If there’s something we often overlook about Impressionism, with our talk of modestly sized canvases, bright palettes and quotidian themes, it is that its practitioners and supporters saw themselves as the heirs to a long tradition of French painting. Renoir’s dark-eyed, honey-blonde women may have been contemporaries of the subjects of paintings by Monet, Cézanne and Morisot, but they are related more intimately to his first loves in paintings by Watteau, Boucher and Fragonard. In its connection to such a tradition, this show is rightly at home at the Frick. The historical side of his project is rarely as legible as it is here.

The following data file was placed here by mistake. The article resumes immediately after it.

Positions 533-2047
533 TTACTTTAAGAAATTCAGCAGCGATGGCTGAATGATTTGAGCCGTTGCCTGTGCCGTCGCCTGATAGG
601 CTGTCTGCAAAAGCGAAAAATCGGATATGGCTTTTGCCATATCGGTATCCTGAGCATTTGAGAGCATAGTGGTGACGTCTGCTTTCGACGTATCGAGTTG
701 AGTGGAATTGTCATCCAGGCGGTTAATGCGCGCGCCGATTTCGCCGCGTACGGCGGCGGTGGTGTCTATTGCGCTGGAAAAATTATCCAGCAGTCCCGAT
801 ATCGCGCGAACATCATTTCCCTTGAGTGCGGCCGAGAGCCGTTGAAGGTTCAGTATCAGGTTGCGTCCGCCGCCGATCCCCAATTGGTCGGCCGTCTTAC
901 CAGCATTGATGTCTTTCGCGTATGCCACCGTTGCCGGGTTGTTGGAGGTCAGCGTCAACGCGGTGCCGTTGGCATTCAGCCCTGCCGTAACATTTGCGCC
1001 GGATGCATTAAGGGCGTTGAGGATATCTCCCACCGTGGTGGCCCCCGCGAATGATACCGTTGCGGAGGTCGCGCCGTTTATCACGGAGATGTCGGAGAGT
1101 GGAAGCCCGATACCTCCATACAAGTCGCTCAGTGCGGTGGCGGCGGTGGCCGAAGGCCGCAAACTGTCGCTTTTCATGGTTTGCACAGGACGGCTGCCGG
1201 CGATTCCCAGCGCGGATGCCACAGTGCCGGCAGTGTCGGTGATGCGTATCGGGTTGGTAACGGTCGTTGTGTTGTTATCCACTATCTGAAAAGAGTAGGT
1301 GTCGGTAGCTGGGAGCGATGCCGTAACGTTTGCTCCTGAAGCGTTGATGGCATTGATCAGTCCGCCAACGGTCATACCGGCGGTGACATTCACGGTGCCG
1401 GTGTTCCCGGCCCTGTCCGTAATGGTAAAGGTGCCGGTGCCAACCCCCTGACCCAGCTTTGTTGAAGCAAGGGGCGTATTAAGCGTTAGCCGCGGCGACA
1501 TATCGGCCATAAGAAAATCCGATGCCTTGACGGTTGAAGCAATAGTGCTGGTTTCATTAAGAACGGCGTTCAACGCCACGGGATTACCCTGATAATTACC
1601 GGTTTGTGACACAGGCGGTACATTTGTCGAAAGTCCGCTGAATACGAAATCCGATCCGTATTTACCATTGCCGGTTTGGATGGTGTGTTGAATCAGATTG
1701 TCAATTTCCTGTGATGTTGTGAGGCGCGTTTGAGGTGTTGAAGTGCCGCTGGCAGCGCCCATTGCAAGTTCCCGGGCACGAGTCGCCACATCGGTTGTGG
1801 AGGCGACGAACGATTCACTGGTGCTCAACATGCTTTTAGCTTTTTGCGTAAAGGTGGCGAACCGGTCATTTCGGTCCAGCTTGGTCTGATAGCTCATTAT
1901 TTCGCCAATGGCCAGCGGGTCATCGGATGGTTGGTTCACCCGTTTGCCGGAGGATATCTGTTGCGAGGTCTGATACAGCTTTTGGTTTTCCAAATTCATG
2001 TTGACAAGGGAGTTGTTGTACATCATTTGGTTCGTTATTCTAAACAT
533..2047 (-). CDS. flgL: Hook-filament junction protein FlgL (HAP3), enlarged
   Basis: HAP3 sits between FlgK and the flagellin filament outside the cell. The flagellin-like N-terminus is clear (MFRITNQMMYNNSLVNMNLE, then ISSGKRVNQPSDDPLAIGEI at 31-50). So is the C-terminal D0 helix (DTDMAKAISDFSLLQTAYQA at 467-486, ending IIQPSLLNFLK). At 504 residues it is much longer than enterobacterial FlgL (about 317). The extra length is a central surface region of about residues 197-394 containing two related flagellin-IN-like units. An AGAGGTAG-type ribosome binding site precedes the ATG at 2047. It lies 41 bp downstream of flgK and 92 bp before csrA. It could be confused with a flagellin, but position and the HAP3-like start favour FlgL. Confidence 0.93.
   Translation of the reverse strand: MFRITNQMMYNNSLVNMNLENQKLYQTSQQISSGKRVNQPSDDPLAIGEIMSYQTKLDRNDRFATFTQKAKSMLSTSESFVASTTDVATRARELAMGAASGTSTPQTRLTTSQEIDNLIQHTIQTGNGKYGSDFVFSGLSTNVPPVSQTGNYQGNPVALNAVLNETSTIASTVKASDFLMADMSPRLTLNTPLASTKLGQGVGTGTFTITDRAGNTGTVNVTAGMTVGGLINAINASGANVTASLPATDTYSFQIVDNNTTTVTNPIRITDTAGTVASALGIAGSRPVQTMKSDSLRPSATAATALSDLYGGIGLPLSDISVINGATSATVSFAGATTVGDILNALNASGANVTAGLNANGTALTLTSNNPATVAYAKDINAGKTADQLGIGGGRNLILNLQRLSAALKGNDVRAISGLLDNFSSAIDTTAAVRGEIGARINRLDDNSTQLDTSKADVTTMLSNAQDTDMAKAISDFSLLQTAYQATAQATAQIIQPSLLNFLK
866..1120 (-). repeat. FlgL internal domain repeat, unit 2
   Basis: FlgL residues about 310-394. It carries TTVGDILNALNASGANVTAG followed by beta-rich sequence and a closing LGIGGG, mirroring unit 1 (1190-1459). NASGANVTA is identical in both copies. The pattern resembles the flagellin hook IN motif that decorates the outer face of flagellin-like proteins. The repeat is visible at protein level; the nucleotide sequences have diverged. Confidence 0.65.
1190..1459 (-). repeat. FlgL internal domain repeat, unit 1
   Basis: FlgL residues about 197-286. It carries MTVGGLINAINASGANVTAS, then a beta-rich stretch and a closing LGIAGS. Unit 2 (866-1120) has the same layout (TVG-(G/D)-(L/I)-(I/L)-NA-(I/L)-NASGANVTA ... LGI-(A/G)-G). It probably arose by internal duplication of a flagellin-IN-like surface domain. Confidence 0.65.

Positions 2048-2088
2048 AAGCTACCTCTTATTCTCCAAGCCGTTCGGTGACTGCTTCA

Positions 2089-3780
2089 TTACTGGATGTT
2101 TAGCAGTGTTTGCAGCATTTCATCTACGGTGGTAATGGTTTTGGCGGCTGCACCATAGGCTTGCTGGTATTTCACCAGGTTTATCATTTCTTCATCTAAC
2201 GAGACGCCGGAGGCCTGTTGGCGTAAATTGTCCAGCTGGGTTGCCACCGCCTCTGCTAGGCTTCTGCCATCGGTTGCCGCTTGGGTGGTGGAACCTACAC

These nine paintings also reveal an anxiety about women’s roles. “My models don’t think at all,” Renoir once said to his son, the filmmaker Jean Renoir, and from these pink-cheeked innocents it’s clear the painter liked his women as mythic as only goddesses and milkmaids can be. Renoir’s women have a simple, blowsy beauty that represented something eternal for the painter. Just as the villagelike Paris that Renoir had grown up in, a ramble of wooden shacks, rosebushes, vegetable gardens and cows, would find itself threatened by the modernizations of Haussmann, women’s roles changed rapidly during his lifetime. These images, made by a man who once painted to race against a machine, are the work of someone who sees every detail of modern life with incredible lucidity, but wishes, and believes against all odds, that nothing will ever change.